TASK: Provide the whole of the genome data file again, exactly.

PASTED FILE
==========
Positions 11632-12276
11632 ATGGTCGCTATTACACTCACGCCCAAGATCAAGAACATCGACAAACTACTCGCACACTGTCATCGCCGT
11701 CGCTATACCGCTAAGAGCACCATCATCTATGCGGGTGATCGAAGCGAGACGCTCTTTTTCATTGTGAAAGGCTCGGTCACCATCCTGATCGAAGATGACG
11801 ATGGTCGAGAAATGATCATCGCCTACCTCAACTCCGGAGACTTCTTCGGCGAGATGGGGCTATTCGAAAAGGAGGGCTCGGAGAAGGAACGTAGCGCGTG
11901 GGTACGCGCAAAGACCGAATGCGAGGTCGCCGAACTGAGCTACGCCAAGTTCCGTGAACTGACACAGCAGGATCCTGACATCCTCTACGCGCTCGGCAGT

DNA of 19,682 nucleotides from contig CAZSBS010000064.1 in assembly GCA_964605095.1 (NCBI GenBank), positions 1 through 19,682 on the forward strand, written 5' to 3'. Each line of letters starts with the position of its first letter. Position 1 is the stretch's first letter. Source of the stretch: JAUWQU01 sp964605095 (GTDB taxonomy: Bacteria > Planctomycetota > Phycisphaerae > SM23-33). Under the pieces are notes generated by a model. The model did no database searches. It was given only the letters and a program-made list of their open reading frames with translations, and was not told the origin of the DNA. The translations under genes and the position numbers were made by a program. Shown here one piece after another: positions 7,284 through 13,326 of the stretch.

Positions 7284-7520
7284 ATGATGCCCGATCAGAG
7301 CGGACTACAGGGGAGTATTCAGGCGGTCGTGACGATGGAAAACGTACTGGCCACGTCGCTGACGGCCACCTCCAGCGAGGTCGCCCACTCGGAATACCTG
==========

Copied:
Positions 11632-12276
11632 ATGGTCGCTATTACACTCACGCCCAAGATCAAGAACATCGACAAACTACTCGCACACTGTCATCGCCGT
11701 CGCTATACCGCTAAGAGCACCATCATCTATGCGGGTGATCGAAGCGAGACGCTCTTTTTCATTGTGAAAGGCTCGGTCACCATCCTGATCGAAGATGACG
11801 ATGGTCGAGAAATGATCATCGCCTACCTCAACTCCGGAGACTTCTTCGGCGAGATGGGGCTATTCGAAAAGGAGGGCTCGGAGAAGGAACGTAGCGCGTG
11901 GGTACGCGCAAAGACCGAATGCGAGGTCGCCGAACTGAGCTACGCCAAGTTCCGTGAACTGACACAGCAGGATCCTGACATCCTCTACGCGCTCGGCAGT

DNA of 19,682 nucleotides from contig CAZSBS010000064.1 in assembly GCA_964605095.1 (NCBI GenBank), positions 1 through 19,682 on the forward strand, written 5' to 3'. Each line of letters starts with the position of its first letter. Position 1 is the stretch's first letter. Source of the stretch: JAUWQU01 sp964605095 (GTDB taxonomy: Bacteria > Planctomycetota > Phycisphaerae > SM23-33). Under the pieces are notes generated by a model. The model did no database searches. It was given only the letters and a program-made list of their open reading frames with translations, and was not told the origin of the DNA. The translations under genes and the position numbers were made by a program. Shown here one piece after another: positions 7,284 through 13,326 of the stretch.

Positions 7284-7520
7284 ATGATGCCCGATCAGAG
7301 CGGACTACAGGGGAGTATTCAGGCGGTCGTGACGATGGAAAACGTACTGGCCACGTCGCTGACGGCCACCTCCAGCGAGGTCGCCCACTCGGAATACCTG